Have you ever had to do this?
Start work on User Story 1 which has 5 tasks, you agree to work on all of them in a single iteration. Then half-way through the iteration a new priority comes up in User Story 2. You are "in the spirit of delivering most value to the company" and agree to context-switch to User Story 2.
Then you find out that User Story 2 has functional requirements, technical debt, and environmental dependencies that make it at least a 3 week project just to get it off the ground, much less progress it to the expectation.
You mention the impediments, (daily) at the stand up and find that only you are responsible to drive the impediments to the end. Each day, the Scrum Master continually asks "Where are we on User Story 2" your response never changes day to day, week to week, until finally.... one day, sometime later... The stars align the impediment breaks and everyone is happy? (forget about all the reasons it took so long, or other department's responsibilities)
Indeed it should be a happy time because now, after three weeks; User Story 2 can get underway. The only problem is that User Story 2 is now three weeks (later) and User Story 1 is still incomplete.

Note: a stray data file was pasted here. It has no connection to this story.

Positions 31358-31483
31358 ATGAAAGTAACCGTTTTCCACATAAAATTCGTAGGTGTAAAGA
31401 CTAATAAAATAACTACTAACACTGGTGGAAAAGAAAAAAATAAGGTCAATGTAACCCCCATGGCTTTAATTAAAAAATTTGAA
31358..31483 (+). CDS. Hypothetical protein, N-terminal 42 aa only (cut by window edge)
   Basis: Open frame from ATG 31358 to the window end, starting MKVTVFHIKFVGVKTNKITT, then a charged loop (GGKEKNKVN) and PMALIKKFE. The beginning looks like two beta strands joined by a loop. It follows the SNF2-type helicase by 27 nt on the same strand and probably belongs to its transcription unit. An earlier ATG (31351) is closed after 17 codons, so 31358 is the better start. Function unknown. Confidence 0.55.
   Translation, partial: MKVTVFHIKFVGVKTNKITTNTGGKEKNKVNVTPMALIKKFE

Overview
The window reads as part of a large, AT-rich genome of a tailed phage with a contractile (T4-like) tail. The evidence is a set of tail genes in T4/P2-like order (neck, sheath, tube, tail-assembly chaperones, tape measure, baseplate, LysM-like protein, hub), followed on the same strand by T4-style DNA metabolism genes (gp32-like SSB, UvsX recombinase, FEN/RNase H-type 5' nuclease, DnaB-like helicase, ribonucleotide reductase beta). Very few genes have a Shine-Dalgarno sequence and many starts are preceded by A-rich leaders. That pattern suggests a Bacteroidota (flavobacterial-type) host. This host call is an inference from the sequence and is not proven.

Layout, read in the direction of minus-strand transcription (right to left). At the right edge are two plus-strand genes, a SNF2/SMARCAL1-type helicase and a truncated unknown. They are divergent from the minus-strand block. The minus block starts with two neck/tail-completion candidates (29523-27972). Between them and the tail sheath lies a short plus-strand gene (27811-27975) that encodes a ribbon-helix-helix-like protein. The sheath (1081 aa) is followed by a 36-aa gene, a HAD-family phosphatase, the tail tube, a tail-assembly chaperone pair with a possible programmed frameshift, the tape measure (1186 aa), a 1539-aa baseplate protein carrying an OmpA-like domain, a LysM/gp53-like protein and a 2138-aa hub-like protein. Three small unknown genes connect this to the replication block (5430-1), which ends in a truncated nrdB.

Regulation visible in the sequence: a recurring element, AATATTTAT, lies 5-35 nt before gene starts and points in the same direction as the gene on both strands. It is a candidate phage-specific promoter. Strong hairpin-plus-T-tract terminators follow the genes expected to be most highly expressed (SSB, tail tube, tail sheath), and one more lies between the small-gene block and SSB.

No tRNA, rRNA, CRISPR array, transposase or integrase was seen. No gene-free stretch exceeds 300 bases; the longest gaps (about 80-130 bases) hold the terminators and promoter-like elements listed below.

This is the danger of context switching and it is a major minefield of potential disasters. Sometimes they work out, but my experience is that the odds are against you.
Next time you encounter a context switch, treat it like a greenfield project.
Don't assume that anything will just work. e.g. The project will compile, the dev-ops work is in place, the check-in process is good, inter-machine dependencies are satisfied, and most importantly; there is no technical debt.
How to Protect Your Reputation
Be disciplined on that User Story! Create a task for any work that takes more than 1 hour. Log everything: Each task becomes a log of the unknown journey ahead. Set the right priorities and most importantly ensure the dependencies are clearly marked and are actively being worked on. These tasks are the only real way to do an introspective on the whats, whys, whens and hows. If your scrum master has any proper authority all issues will become a backlogged item of things to improve going forward.
In the heat of huge delivery expectations, almost nobody cares about the reasons for impediments. The reason is those expectations, are created by contracts to get something done; which, has failed to take into consideration the environment which you (the person in the trenches) must work in.
It's similar to what we've read about World War I, "the trench war". The war to end all wars, was a missed expectation. It didn't end all wars, and the "trench" life was miserable (if one survived).
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